Startup Communities: Hyper-local & Hyper-global networks

June 24, 2016

Startup communities must find a balance between providing density and connecting globally. This point was stressed throughout #1776Challenge and 1776’s Startup Communities & Investment Forum. 

“Ecosystems of the future are both virtual and physical; hyper-local and hyper-global.”

. Startup communities must have density and connectivity to be successful. 


The Innovation That Matters report says the following about density:

Innovation economies require a critical mass of people working together in close proximity where they can easily and regularly interact with each other. It is no coincidence that the next generation of startup communities are sprouting up not in isolated suburban areas, but rather small, dense neighborhoods such as Kendall Square in Boston and South of Market in San Francisco. 

How is density defined?

  • A critical mass of startups.
  • A critical mass of next wave startups. (Read more about the next wave in our prior post Tomorrow’s Winning Cities)
  • A critical mass of young people moving into the urban core.
  • A perception of local entrepereneurs that the current density can help them grow their business.

A similar call for density is also made by The Brookings Institution’s in The Rise of Innovation Districts.

Density in Dayton

The clearest example of density in our community is centered between Tech Town and the Oregon District. Check out our map to see for yourself.

Part of this density can be attributed to organizations like The Entrepreneurs Center and Nucleus CoShare which provide space for entrepreneurs and startups to work from. Both organizations have space which allow a startup to pay daily or via a short term lease, giving them flexibility, access to services, and proximity to other companies at the same stage.


Not so long ago, a tech entrepreneur needed to move to Silicon Valley to get access to the best mentors, capital sources, or talent. The digital revolution has changed that. A startup can skype with a mentor in Silicon Valley, find funding in D.C., and build development teams with employees all over the world.

How is connectivity defined?

The Innovation That Matters report says the following about density:

It’s not enough to have strong talent, capital, and density in your city. You need to make sure people are actually working with each other in meaningful ways that are helping new businesses to succeed. The connectivity score looks at eight key actors: universities; mentors and advisors; professional services firms such as legal, accounting and office space; investors; corporations; cheerleaders such as event organizers, tech media and industry associations; civic institutions such as public schools, hospitals and government agencies; and local citizen advocacy groups.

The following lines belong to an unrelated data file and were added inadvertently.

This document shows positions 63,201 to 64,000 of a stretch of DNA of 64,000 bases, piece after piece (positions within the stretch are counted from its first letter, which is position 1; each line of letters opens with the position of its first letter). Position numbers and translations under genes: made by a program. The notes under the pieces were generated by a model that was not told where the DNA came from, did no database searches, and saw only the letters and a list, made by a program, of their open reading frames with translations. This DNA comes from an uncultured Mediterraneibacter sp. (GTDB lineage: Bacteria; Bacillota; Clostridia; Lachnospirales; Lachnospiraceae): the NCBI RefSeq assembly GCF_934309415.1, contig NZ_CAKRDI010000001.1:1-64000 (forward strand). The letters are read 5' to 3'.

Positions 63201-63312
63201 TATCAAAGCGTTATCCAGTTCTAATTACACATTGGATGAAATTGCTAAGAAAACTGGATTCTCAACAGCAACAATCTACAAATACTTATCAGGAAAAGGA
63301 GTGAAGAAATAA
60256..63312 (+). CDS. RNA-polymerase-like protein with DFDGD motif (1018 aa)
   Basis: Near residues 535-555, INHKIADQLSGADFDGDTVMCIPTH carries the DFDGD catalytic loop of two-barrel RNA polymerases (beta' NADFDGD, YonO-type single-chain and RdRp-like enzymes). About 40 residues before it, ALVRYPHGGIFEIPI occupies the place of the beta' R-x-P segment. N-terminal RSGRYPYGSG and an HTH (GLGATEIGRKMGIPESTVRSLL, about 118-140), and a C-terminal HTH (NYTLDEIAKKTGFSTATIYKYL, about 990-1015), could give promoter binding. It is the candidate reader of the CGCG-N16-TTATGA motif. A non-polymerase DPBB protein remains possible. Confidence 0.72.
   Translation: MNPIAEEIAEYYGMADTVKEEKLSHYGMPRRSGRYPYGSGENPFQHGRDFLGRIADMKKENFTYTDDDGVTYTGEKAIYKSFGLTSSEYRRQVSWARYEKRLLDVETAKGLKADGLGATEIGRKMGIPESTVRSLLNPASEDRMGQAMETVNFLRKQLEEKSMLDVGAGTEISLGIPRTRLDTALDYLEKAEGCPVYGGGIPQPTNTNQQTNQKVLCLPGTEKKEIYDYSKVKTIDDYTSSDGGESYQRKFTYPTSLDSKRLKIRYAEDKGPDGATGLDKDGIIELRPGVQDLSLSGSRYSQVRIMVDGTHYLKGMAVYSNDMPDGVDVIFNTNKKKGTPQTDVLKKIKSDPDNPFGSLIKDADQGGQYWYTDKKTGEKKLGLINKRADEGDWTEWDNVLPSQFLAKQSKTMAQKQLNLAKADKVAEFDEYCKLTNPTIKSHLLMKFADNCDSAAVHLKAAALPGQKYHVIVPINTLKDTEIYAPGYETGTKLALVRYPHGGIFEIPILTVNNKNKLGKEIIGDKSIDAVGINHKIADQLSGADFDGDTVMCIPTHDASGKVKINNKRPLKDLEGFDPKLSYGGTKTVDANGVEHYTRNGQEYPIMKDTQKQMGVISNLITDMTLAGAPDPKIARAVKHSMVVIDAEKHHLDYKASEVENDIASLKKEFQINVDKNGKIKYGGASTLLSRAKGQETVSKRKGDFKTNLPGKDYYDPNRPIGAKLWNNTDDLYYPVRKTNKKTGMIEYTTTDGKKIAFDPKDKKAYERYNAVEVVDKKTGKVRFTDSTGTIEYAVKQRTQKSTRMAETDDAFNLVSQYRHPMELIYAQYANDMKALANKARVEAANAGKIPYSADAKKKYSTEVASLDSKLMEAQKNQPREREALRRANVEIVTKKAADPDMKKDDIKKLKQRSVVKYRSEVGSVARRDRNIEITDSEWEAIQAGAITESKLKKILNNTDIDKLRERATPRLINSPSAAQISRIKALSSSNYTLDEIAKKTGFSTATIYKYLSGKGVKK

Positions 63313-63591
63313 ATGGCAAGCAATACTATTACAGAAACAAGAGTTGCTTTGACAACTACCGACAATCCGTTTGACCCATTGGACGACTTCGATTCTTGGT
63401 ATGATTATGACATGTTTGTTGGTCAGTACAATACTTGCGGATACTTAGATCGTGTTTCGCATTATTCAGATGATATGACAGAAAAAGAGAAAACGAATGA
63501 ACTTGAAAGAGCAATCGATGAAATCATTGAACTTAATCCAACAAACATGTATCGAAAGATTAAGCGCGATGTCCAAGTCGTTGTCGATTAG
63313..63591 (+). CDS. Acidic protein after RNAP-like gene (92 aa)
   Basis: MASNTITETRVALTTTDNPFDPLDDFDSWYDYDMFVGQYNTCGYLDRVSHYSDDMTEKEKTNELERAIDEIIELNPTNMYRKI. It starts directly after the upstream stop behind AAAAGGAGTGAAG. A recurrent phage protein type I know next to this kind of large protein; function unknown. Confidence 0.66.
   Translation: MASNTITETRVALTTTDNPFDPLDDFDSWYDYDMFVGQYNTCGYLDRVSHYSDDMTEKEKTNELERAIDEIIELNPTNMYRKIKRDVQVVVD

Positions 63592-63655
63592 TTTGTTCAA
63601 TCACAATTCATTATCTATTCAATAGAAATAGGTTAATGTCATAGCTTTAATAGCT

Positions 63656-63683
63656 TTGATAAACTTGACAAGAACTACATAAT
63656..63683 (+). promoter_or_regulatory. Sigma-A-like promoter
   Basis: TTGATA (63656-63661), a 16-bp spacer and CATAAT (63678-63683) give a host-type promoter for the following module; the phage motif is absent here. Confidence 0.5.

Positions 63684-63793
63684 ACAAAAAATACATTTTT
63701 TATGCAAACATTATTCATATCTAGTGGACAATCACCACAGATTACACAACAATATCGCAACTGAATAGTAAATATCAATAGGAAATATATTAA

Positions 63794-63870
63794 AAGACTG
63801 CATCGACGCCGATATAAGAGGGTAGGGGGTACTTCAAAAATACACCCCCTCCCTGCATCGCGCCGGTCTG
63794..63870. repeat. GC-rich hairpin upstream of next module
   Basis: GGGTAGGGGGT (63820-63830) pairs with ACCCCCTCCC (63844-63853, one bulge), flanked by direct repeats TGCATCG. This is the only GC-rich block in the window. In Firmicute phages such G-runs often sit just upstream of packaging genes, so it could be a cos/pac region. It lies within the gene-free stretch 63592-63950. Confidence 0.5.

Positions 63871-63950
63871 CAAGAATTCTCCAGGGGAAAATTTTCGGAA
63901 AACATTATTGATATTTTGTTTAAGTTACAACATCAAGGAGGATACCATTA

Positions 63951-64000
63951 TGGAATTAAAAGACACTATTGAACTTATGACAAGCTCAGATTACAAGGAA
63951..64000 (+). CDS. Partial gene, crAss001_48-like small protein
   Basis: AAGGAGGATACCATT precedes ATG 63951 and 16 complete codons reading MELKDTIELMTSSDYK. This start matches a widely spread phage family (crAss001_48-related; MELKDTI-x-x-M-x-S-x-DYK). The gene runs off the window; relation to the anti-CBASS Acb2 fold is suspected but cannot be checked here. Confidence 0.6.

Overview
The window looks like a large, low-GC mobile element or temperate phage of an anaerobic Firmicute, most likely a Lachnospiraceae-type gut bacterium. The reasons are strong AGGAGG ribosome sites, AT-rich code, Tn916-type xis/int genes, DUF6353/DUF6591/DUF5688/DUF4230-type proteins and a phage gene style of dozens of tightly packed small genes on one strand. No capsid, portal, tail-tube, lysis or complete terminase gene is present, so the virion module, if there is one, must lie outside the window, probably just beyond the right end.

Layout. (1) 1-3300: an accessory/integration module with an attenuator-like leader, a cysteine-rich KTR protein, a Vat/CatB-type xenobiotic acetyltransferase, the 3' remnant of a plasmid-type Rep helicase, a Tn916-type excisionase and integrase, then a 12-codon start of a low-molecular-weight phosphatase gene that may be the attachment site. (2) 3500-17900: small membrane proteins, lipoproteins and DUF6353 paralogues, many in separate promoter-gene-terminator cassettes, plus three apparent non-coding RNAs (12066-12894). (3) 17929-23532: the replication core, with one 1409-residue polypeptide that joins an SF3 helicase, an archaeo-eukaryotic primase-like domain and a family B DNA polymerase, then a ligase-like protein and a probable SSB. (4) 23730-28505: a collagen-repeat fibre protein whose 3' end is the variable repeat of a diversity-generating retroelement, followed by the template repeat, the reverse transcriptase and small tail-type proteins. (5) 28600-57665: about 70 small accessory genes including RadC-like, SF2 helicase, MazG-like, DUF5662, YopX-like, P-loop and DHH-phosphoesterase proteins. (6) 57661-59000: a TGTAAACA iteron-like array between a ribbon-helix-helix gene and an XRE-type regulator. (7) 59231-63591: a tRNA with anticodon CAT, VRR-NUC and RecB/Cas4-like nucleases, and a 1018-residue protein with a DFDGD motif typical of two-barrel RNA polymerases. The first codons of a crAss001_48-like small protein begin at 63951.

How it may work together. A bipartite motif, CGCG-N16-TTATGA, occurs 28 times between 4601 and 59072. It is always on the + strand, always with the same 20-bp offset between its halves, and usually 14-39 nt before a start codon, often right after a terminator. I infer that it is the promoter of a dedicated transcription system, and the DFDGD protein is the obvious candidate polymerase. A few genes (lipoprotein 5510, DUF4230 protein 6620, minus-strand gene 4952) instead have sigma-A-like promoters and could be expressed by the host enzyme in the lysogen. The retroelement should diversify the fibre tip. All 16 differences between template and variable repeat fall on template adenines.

Connectivity in Dayton

Events like the 1776 Startup Community and Investment Forum allow opportunities to network with leaders in other communities. At the event, Dayton Tech Guide met Gordon Daugherty, founder of Shockwave Innovations and Managing Director for Austin’s Capital Factory startup accelerator. 

Austin is a city that’s entrepreneurial community started taking off when Dell employees started cashing out their stocks and options. These “Dellionaires” retired from Dell and started their own companies or became angel investors. This influx is one of the reasons Gordon Daugherty has seen over 1,000 pitches, advised more than 200 entrepreneurs, and has been involved in raising over $40M in growth and venture capital. 

Connectivity to other ecosystems allows Dayton to take advantage of contacts like Gordon to accelerate the growth of our ecosystem. His knowledge is available to anyone via his blog or the Founders Academy video library (for a fee).

Not sure where to start? Gordon shared his top 10 most read posts:

  1.  Reviewing the SAFE Investment Instrument
  2. Justifying the Cap Amount in Your Convertible Note
  3. Convertible Note Basics
  4. MBOs Demystified
  5. 5 Golden Rules of Sales Compensation
  6. The Dilemma of the Startup CTO Title
  7. How Much Should You Raise
  8. Boosting Valuation Before Revenue Traction
  9. Estimating Your Market Size
  10. Your Elevator Pitch Only Needs to Accomplish One Thing

Dayton Tech Guide will continue to share relevant content from Gordon and build connections with other communities.